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Wyo Opinions: Special session ‘work of fools’ or protection from government overreach?

With the highest COVID death rate in U.S. Wyoming is heading into Legislative special session to fight vaccine mandates. (Greg Kearney)

Prohibiting public health measures and punishing those who enforce them, Drake writes, is the work of fools. It will ensure that yet more Wyoming residents die as political casualties, he says. Conversely, an Oil City News reader wants Governor Gordon to “stand your ground” when it comes to resisting government mandates.

 Kerry Drake, WyoFile

Under the pretense of “protecting” Wyoming companies from a limited federal vaccine mandate, state lawmakers are launching a regulatory assault that will punish businesses for complying with federal law and leave workers exposed to increased health risks.

It’s unprecedented and unconscionable.

Senate File 20-Penalties for mandating COVID-19 vaccinationsis the most extreme bill that will be considered at the special session that begins today. (It has an identical mirror bill in the House, HB 20, as do all measures that have been filed.) The bill would impose a sentence of up to one year in jail and/or a fine up to $10 million on a federal or state public servant who enforces a vaccine mandate.

The bill, sponsored by Sen. Tom James (R-Rock Springs) and Rep. Bill Fortner (R-Gillette), is absolute nonsense. It should have as much chance of passing as its ancestor bills that tried to stop enforcement of federal gun laws did — zero. But there are plenty of other measures sponsored by state legislators that should seriously concern everyone who wants to see an end to this pandemic.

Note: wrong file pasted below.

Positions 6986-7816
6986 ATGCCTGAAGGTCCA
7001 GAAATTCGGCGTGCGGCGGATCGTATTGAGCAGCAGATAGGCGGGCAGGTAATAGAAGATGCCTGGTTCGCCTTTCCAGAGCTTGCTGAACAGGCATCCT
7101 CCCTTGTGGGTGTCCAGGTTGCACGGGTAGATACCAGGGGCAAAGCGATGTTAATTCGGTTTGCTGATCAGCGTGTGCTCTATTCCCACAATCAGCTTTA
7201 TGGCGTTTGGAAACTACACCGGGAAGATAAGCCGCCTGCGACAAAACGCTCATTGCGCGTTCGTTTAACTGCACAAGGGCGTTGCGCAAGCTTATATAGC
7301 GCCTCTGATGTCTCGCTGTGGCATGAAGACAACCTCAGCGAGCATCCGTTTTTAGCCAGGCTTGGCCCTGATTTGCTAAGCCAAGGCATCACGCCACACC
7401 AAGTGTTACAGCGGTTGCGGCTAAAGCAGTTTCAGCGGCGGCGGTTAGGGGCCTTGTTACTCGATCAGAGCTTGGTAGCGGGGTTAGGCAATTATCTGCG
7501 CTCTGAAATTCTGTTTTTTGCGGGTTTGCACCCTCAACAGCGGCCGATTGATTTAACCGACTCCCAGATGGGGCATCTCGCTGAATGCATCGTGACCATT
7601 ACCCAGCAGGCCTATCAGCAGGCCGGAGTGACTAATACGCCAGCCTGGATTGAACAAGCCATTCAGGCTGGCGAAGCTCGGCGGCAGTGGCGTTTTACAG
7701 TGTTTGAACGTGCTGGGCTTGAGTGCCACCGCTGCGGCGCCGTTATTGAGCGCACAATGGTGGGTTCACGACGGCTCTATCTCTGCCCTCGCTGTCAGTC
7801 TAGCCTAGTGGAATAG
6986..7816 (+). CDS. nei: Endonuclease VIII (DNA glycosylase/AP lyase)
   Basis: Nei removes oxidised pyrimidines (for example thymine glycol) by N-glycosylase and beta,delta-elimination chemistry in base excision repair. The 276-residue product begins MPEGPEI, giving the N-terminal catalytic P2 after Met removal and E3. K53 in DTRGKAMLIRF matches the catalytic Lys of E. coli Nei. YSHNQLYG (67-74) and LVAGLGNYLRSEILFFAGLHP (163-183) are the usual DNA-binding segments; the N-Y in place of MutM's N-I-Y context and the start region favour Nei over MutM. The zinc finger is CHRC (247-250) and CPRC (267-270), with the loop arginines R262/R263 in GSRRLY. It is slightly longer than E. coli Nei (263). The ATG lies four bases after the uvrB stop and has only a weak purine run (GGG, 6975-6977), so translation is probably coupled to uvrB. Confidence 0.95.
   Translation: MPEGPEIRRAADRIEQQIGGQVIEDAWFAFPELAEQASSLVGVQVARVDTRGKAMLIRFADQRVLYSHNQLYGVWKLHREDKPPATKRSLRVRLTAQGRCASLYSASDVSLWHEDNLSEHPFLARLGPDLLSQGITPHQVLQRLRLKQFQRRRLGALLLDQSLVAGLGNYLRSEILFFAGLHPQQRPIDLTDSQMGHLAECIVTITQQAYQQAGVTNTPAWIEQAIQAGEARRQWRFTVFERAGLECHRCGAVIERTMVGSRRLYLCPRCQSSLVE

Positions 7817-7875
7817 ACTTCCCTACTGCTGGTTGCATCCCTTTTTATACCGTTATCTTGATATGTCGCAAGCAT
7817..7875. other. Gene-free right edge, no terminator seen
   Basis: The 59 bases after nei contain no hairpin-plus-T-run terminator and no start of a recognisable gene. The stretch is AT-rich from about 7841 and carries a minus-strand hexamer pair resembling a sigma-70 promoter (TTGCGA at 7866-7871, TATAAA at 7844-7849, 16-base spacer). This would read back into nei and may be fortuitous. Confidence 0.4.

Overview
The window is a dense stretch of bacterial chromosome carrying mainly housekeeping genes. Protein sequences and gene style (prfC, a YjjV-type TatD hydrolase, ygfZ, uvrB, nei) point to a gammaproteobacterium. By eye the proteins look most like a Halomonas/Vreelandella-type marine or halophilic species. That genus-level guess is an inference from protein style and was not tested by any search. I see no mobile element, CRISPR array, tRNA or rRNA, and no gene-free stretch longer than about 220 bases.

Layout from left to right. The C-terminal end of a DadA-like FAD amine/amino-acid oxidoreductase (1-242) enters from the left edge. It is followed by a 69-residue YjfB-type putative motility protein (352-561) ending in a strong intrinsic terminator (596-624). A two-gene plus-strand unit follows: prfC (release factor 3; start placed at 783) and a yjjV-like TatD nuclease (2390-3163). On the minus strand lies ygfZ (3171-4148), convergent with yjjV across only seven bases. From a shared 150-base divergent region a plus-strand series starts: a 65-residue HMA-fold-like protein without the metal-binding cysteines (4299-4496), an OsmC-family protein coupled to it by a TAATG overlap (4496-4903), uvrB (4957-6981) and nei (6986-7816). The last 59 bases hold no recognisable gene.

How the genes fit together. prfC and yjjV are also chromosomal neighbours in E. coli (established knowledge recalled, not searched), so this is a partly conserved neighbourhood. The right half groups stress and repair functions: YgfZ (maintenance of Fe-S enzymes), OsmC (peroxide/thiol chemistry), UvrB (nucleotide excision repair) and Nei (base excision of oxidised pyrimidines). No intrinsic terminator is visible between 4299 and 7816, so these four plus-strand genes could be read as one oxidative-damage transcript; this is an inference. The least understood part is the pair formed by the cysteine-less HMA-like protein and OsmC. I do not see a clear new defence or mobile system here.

Take House Bill 1-COVID-19 employer vaccine mandates, which includes this remarkable provision: “To protect the health, safety and welfare of the people of Wyoming, it is necessary for the Legislature to exercise its police powers to ensure the state of Wyoming does not experience a greater shortage of workers in general, and health care workers in particular, by imposition of unconditional employer COVID-19 vaccine mandates.”

How in the world does allowing unvaccinated workers to expose others to COVID-19 — including healthcare workers and the medically compromised — protect our collective “health, safety and welfare?” And frankly, the idea of this Legislature exercising its “police powers” makes me shudder.

Please keep in mind that OSHA has not even issued the rules for President Joe Biden’s so-called “vaccine mandate,” which isn’t a mandate at all. Biden said his executive order will allow people who do not want to take the vaccine to instead be tested for COVID-19 weekly. It also allows for religious exemptions. That’s not “unconditional.”

The president’s order would affect only companies with more than 100 employees, federal agencies and certain health care facilities. House Bill 1, however, would apply to every business in the state, regardless of size.

The fact it is co-sponsored by Senate President Dan Dockstader (R-Afton) and House Speaker Eric Barlow (R-Gillette) and other key members of the GOP leadership means it’s the primary bill that will be discussed.